Any blogger, Webmaster or site developer knows that the key to increasing your site's revenue is to increase the amount of traffic to the site. Promotion is obviously one way to do this, while regular content is another.
But while reaching out to a larger audience is necessary, it's not the best way to boost your site's traffic. The trick is in the writing — specifically, writing in such a way that your current audience (including RSS readers) will increase the number of pages they visit each time they come to the site.
So how do you do it?
Incorporating inline links in your blog posts can be the difference between 3 page views per visit and 4 page views per visit. If you have 100 daily unique users averaging 3 page views per visit, and can bump that up to 4, you've just added another 100 page views.And that's without having to set public goals or come up with really popular posts.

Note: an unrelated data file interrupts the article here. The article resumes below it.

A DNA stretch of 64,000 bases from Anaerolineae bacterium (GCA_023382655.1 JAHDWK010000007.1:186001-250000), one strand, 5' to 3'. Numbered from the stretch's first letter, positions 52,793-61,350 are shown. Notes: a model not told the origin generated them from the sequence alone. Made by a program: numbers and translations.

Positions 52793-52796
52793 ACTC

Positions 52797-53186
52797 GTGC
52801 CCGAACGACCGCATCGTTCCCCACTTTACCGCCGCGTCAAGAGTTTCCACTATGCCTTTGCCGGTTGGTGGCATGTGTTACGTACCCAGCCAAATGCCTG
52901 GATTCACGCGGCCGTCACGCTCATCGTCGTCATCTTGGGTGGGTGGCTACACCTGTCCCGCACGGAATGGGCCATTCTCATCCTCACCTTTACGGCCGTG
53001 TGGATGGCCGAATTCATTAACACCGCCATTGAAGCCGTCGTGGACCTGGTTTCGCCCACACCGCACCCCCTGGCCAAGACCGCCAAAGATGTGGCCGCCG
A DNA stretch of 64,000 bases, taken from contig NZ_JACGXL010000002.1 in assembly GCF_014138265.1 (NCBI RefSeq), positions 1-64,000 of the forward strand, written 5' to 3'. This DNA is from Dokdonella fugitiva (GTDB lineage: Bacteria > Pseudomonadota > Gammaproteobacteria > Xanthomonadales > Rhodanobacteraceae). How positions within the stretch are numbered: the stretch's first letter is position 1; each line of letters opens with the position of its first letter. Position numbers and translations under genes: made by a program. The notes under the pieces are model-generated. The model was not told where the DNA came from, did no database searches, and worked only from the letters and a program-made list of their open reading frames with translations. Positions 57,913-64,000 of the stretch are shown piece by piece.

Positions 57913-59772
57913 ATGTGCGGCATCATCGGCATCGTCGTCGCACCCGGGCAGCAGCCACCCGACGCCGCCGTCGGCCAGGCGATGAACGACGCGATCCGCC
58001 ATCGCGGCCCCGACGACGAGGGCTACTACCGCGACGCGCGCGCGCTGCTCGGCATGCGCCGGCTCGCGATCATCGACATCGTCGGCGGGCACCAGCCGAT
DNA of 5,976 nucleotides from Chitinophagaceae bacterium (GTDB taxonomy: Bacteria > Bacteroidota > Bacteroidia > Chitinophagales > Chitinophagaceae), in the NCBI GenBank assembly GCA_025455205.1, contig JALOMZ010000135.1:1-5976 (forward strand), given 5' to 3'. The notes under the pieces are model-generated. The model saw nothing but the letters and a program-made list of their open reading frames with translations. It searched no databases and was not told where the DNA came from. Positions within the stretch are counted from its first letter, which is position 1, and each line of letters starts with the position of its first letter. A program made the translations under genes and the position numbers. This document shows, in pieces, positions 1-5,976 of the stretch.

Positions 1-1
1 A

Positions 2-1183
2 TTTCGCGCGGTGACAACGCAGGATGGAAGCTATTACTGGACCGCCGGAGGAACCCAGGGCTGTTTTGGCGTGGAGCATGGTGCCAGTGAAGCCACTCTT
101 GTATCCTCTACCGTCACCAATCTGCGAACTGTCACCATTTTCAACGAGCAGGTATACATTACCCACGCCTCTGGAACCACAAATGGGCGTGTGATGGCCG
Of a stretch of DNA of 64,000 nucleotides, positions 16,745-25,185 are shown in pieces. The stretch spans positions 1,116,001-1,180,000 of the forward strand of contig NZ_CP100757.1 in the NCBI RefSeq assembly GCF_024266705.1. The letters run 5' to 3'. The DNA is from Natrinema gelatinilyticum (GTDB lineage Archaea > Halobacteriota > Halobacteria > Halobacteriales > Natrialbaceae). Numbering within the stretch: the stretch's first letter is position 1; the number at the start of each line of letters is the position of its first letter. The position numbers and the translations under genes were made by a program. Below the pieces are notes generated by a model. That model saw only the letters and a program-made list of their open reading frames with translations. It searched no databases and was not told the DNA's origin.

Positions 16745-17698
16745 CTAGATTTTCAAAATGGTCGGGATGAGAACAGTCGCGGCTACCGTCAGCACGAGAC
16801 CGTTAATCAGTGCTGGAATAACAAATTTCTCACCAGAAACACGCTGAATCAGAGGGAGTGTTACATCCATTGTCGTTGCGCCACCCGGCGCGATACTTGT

But inline links can't just be inserted randomly into completely unrelated posts (How I Made $225 Talking About Money). The content has to be related, or the visitor reading it won't find your link suggestions compelling. Try to relate previous posts to the new one in ways that make sense, such as telling readers about previous goals when setting new ones.
Think about one of my favorite sites of all-time: Wikipedia. When you surf Wikipedia, you normally start out with one article and follow inline text links, often ending up somewhere completely unrelated. That's the goal in writing for the Web — you want your visitors to find what they need, but also to see everything you can offer them.
Inline links are the way to go. If you're not used to a writing style that incorporates inline related links, don't expect instant gratification — it will take some time to develop. Unless, of course, you also boost your productivity overnight.